This is your last chance to defend yourself, Duffino. 

A few gasps came from the corners. Every spot in the courtroom was packed. People sat on the edge of their chairs. Would she rise to the occasion? Would she realize that a fate worse than death awaited, if she did not snap out of the stupor she was in?

 Duffino kept her silence.

 I laughed when I read that. Of course she didn’t say a word.  Did they think it was so easy to rally, to pull your soul out of a dream?

The lawyer turned away.  May I approach the bench, your honor?

The judge nodded. 

It's obvious my client is unable to go on.

Duffino's mother start to cry.  Someone in the back row snickered.

The judge turned to her. Speak up now or hold your peace.

Duffino held her peace, or lack of peace. She held it beautifully too - didn't move a muscle. It had been a long, excruciating trial.

As I read I jumped out of bed, grabbed the papers and held them to my breast. Suddenly, I knew I would see her one day soon. If the doctors asked me how I knew that, I couldn’t say.  I would just say they had told us to read newspapers, open our minds, be a part of the world out there.  I was complying with instructions, following their every demand. And, as I opened my mind up, all kinds of realizations flew in. Most other inmates refused to comply with instructions.  They refused to think beyond these four walls.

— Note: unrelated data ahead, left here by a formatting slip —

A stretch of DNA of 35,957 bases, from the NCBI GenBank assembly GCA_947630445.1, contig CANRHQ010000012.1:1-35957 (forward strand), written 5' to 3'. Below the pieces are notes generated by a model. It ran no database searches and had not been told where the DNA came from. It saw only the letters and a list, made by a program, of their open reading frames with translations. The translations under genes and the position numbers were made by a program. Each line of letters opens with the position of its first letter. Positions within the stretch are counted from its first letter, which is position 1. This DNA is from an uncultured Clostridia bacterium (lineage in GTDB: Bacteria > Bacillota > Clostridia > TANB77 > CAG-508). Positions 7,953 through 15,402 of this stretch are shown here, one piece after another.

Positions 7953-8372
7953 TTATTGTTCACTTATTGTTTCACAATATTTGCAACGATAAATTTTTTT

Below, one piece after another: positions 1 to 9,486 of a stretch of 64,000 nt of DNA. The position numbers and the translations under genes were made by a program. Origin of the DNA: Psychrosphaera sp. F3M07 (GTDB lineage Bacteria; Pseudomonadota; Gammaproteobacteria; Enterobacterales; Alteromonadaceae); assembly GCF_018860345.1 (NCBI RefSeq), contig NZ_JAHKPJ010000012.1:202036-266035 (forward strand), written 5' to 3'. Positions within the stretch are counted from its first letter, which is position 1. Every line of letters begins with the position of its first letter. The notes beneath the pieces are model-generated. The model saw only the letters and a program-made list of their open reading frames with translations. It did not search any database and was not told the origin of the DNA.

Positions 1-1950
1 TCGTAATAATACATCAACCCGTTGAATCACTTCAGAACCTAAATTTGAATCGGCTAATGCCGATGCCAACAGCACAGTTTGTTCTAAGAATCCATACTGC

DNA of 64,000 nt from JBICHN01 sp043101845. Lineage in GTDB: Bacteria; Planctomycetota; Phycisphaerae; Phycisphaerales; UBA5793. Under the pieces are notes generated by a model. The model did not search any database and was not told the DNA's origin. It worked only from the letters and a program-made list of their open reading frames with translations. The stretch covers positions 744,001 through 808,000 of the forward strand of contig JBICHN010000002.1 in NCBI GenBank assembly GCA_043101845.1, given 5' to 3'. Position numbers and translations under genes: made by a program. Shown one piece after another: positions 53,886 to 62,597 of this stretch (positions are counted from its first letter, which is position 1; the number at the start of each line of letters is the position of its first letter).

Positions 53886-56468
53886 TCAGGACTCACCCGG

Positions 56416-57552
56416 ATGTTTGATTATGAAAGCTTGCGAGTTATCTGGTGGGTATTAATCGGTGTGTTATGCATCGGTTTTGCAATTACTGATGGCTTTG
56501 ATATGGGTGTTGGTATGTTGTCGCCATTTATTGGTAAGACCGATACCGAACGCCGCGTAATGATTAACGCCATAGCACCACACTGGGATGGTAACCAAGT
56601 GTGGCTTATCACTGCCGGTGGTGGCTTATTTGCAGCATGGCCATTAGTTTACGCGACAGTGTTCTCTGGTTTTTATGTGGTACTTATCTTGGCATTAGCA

There's a world out there, the doctors constantly reminded us. Make peace with it. Find out what’s going on. Prepare for the day when you’ll return.

They said that to give us hope, but other than that, it was a childish instruction. Most of us would never return. Of course I never said that to the inmates directly. Most of the time I was subtle and kind.  And when I faced the doctors, I’d ask them questions nicely.

    How do we make real peace with anything, doctors? .

They didn't like it when I asked that. Questions like that weren’t part of their directives.  They couldn’t look up the answers. They didn’t have a number or code. Questions like that were too abstract to handle.

Just learn to comply, Charlotte, the doctors would say to me. Follow the rules. Do what’s right.